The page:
Tricorders & Sensors

Tricorder Tech: Quantum Sensing In Your Pocket

By Keith Cowing
April 26, 2023
Filed under , ,
Tricorder Tech: Quantum Sensing In Your Pocket
An illustration of the spatially-resolved ODMR (optically detected magnetic resonance) system for magnetic field imaging. CREDIT Exciton Science

Editor’s note: If you have seen a Tricorder on Star Trek then you know it pretty much answers a wide range of questions. It tells you about the planet you are on, what life forms may or may not be there, and if need, be how your body is doing as you walk around on a strange new world. That’s a lot of computation and senor capability in a small package. But if you are on an Astrobiology Away Team you might just want to have things like this. According to one of the researchers: “You could imagine using this technology being added to smartphones to help with remote medical diagnostics, or identifying defects in materials.”


Smartphones could one day become portable quantum sensors thanks to a new chip-scale approach that uses organic light-emitting diodes (OLEDs) to image magnetic fields.

Researchers from the ARC Centre of Excellence in Exciton Science at UNSW Sydney have demonstrated that OLEDs, a type of semiconductor material commonly found in flat-screen televisions, smartphone screens and other digital displays, can be used to map magnetic fields using magnetic resonance.

Sensing of magnetic fields has important applications in scientific research, industry and medicine.

Published in the prestigious journal Nature Communications, this technique is able to function at microchip scale and – unlike other common approaches – does not require input from a laser.

The majority of existing quantum sensing and magnetic field imaging equipment is relatively large and expensive, requiring either optical pumping (from a high-powered laser) or very low cryogenic temperatures. This limits the device integration potential and commercial scalability of such approaches.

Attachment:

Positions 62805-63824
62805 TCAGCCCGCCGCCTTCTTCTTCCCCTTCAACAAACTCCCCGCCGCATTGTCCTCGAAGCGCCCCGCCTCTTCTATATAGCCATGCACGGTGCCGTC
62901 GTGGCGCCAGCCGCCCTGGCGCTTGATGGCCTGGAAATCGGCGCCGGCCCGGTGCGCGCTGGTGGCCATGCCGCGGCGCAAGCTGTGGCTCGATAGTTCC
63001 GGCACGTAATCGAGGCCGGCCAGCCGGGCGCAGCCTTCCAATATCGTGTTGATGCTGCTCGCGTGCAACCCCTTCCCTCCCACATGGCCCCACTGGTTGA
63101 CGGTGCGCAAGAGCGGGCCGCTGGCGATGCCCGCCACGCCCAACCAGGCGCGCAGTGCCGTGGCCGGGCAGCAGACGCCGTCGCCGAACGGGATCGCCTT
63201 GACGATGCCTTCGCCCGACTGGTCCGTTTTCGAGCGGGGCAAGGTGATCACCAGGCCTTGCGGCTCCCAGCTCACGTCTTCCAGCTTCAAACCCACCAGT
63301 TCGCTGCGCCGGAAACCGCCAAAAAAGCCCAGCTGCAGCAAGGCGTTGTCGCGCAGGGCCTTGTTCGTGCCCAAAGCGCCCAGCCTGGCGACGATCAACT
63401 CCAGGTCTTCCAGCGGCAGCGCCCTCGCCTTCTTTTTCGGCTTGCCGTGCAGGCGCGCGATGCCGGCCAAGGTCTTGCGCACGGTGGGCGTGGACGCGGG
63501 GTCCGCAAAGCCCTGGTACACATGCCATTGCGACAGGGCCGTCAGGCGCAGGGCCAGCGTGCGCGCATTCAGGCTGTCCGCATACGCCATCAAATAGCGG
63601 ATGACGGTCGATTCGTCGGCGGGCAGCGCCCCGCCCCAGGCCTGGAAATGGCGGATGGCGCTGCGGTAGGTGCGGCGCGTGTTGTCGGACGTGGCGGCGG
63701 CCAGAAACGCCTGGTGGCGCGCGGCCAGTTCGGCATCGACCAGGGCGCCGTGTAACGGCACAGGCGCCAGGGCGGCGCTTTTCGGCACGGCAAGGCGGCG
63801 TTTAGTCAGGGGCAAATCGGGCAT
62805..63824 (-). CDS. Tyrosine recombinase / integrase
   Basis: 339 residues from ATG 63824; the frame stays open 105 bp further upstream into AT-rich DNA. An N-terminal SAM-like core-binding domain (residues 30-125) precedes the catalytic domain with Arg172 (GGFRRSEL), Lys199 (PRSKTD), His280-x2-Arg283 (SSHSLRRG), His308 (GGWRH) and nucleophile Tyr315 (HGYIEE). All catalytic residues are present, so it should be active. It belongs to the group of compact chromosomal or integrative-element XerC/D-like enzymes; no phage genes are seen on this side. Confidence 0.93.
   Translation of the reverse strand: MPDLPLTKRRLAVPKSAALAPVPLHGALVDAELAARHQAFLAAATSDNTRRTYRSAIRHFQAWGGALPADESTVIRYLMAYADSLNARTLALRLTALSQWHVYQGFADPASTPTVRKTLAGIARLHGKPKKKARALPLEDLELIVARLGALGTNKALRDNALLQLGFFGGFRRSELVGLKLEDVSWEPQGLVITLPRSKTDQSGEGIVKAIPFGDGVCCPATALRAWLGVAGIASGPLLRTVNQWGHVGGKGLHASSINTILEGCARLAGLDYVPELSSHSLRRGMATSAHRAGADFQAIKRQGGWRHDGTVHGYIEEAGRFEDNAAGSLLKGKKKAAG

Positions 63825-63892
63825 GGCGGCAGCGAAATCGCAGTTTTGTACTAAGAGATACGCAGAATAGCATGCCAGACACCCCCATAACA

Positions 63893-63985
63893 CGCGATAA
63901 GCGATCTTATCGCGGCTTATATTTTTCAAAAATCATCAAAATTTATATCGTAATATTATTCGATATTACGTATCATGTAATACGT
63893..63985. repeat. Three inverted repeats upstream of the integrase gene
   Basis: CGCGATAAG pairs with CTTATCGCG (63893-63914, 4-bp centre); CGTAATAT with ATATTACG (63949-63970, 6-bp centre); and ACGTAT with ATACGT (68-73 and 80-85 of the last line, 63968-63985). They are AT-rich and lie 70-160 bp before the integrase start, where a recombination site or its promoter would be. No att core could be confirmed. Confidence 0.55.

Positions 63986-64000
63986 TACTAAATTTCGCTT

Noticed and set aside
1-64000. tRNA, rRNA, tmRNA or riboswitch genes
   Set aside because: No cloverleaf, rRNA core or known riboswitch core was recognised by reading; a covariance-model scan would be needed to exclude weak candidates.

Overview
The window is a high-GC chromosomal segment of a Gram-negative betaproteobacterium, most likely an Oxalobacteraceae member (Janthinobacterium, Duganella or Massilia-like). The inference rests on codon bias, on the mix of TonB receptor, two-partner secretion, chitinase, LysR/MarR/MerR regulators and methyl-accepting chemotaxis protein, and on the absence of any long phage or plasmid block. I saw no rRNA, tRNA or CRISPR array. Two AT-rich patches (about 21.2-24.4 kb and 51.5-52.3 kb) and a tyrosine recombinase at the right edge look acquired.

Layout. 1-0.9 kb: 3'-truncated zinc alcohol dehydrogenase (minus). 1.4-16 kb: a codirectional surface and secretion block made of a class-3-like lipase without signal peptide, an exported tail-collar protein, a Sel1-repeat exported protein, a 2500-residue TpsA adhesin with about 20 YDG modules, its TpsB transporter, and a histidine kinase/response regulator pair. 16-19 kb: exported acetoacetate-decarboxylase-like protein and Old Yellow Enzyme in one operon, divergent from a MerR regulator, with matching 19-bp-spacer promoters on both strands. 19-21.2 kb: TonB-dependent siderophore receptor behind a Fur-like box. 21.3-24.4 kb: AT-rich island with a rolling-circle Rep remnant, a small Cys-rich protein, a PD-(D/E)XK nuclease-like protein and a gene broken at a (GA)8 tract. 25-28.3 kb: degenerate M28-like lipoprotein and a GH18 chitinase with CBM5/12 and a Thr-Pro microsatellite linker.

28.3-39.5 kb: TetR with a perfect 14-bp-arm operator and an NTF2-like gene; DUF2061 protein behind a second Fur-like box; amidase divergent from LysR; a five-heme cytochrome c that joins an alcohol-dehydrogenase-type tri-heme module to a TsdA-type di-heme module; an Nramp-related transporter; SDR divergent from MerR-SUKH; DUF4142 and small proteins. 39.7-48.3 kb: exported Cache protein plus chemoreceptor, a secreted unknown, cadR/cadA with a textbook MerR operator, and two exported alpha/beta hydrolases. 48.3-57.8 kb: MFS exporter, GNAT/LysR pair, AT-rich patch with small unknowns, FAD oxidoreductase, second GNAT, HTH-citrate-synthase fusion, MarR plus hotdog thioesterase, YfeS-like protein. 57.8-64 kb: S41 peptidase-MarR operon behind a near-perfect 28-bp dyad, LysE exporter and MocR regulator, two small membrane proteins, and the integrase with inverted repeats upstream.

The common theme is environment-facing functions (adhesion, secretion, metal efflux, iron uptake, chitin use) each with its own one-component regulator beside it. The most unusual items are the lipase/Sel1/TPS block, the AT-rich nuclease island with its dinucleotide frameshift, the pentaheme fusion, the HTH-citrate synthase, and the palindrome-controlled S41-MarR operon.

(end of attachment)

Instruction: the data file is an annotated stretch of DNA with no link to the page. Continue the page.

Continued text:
By contrast, the OLED sensing device prototyped in this work would ultimately be small, flexible and mass-producible.

The techniques involved in achieving this are electrically detected magnetic resonance (EDMR) and optically detected magnetic resonance (ODMR). This is achieved using a camera and microwave electronics to optically detect magnetic resonance, the same physics which enables Magnetic Resonance Imaging (MRI).

Using OLEDs for EDMR and ODMR depends on correctly harnessing the spin behaviour of electrons when they are in proximity to magnetic fields.

OLEDs, which are highly sensitive to magnetic fields, are already found in mass-produced electronics like televisions and smartphones, making them an attractive prospect for commercial development in new technologies.

a Sketch of the set-up for spatially resolved ODMR. The inset shows the image of EL intensity captured by the sCMOS camera. The B field arrow represents the magnetic field gradient across the OLED along x-direction in the horizontal 𝑥−𝑦 plane. b Scheme of pixel binning where 𝑛 × 𝑛 adjacent camera pixels are merged into one combined pixel called “super-pixel” via pixel binning process. The optical signal (EL intensity) of each super-pixel is the average of the signals of all the 𝑛 × 𝑛 individual camera pixels. c Double Gaussian fits of ODMR spectrums of two super-pixels with binning size 𝑛  = 3. Super-pixel 1 and super-pixel 2 corresponds to the super-pixel at position of (−63.4 µm, 0.0 µm) and (52.4 µm, 0.0 µm) in d, respectively. The solid circle dots label out the resonant peak position in the fit curves. d 2D spatial map of the resonance frequency (𝑓ODMR ) of the ODMR spectrums of 166 × 166 super-pixels with binning size 𝑛  = 3. The entire region contains 500 × 500 camera pixels, and the super-pixel size is about 0.91(5) × 0.91(5) µm (𝑛  = 3). Weak EL signal is also observed outside the defined area of the OLED due to the high hole conductivity of the PEDOT:PSS thin film. This provides the ODMR spectrums across the entire region. e The most left figure (𝑛  = 3) shows a zoom-in view of a sub-region (10 × 10 super-pixels) of the 2D map in d, which is marked by the yellow dash square in d. The 𝑥−𝑦 coordinates in e are consistent with that in d. The rest four figures in e show the spatial map of the magnetic field in the same sub-region but with different binning sizes. – Nature Communications

Professor Dane McCamey of UNSW, who is also an Exciton Science Chief Investigator, said: “Our device is designed to be compatible with commercially available OLED technologies, providing the unique ability to map magnetic field over a large area or even a curved surface.

“You could imagine using this technology being added to smartphones to help with remote medical diagnostics, or identifying defects in materials.”

First author Dr Rugang Geng of UNSW and Exciton Science added: “While our study demonstrates a clear technology pathway, more work will be required to increase the sensitivity and readout times.”

Professor McCamey said that a patent has been filed (Australian Patent Application 2022901738) with a view toward potential commercialisation of the technology.

Sub-micron spin-based magnetic field imaging with an organic light emitting diode, Nature Communications (open access)


SpaceRef co-founder, Explorers Club Fellow, ex-NASA, Away Teams, Journalist, Space & Astrobiology, Lapsed climber.